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Clay shows promise in developing high-temp batteries

Posted: 19 Nov 2015 ?? ?Print Version ?Bookmark and Share

Keywords:Rice University? Li-ion batteries? electrolyte? clay? defence?

A team of researchers at Rice University has come up with a unique combination of materials, which include a clay-based electrolyte, to solve a problem for rechargeable Li-ion batteries intended for harsh conditions. According to the scientists, the Li-ion chemistry-based battery is robust enough to supply stable electrochemical power in temperatures up to 120C, where they can be used in space, defence and oil and gas applications, among others.

Chemist Pulickel Ajayan and his colleagues at Rice and at Wayne State University in Detroit described the material this month in the American Chemical Society journal ACS Applied Materials and Interfaces.

This discovery, like earlier work on supercapacitors by the lab, depends on the malleable qualities of bentonite clay and room-temperature ionic liquids that serve as both a separator and an electrolyte system and provide a conductive path between a battery's anode and cathode.

Kaushik Kalaga

Kaushik Kalaga spreads a clay-based electrolyte/separator on one half of a button battery for testing. The batteries are meant for high-temperature environments where present Li-ion batteries cannot be used. (Photo by Jeff Fitlow)

"Clay naturally has a lot of moisture in it, and that's not a problem when you're doing supercapacitors," said Kaushik Kalaga, a graduate student in Ajayan's lab and lead author of the study. "But a battery has to have a lithium-ion conductive species in the electrolyte to conduct lithium ions from the cathode or anode, or vice versa, when you charge and discharge.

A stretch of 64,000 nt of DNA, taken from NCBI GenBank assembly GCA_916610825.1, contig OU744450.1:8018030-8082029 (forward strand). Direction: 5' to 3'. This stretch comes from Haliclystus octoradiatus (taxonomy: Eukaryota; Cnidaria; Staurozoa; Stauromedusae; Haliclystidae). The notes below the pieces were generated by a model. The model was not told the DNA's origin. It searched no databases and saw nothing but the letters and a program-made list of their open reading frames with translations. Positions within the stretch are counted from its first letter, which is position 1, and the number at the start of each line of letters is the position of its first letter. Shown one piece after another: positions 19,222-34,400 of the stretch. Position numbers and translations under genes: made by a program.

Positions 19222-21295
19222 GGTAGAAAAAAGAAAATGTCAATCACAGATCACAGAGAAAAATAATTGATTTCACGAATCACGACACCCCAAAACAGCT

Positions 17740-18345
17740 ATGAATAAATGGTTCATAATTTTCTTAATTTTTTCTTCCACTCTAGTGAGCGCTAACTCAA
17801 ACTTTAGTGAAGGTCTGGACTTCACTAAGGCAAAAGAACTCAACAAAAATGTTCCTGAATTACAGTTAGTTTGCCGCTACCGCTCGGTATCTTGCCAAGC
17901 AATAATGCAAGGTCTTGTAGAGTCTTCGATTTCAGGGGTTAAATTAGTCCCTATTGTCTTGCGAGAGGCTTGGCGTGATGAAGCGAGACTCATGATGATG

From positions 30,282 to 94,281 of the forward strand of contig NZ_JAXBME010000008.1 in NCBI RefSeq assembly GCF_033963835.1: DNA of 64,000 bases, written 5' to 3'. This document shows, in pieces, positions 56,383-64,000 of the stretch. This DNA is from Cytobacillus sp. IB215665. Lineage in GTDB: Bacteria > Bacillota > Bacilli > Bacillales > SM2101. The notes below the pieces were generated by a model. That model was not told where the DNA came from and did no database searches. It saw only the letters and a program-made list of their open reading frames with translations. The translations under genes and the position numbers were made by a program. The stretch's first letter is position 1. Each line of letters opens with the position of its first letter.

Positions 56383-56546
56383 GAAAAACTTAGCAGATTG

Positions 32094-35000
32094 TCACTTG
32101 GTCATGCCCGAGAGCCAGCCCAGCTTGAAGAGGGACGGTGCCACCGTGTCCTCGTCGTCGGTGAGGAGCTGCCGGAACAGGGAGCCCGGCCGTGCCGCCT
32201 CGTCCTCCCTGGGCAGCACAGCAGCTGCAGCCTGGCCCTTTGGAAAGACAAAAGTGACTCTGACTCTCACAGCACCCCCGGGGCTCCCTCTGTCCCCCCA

"Lithium is very reactive with water, so our first challenge was to eliminate water from the clay while keeping its structure intact," he said.

Kalaga and his team started by baking commercial clay particles at 650C for an hour to dry them out. They then combined a room-temperature ionic liquid and lithium salt and mixed them into the clay in an oxygen-free glove box. The liquefied salt acts as a source of lithium ions that conduct through the electrolyte to the electrodes.

Clay-based compound

A clay-based compound invented at Rice University is an electrolyte and a separator for Li-ion batteries for use in high-temperature environments. (Photo by Jeff Fitlow)

The researchers spread the resulting peanut butter-like slurry between lithium metal electrodes and encapsulated them in coin-shaped batteries for testing at various temperatures.

Conventional organic electrolytes cannot be used in batteries over 60C, due to their low boiling temperature; the vapours that form beyond 80C can lead to an explosion, Kalaga said. Batteries that have solid-state electrolytes work in high temperatures, but the electrolytes don't connect as well with electrodes, which hurts performance.

The researchers built their composite electrolyte to be tough and conductive and still present the maximum surface area to electrodes to provide a solid path for current.

The units proved able to deliver current at high temperatures with a stable voltage window of 3V over 120 charge-discharge cycles and featured both the thermal stability of solid-state electrolytes and the wetting properties of liquid electrolytes, assuring good contact with the electrodes. The voltage window is the range between which the electrolyte is stable and is not chemically degraded.

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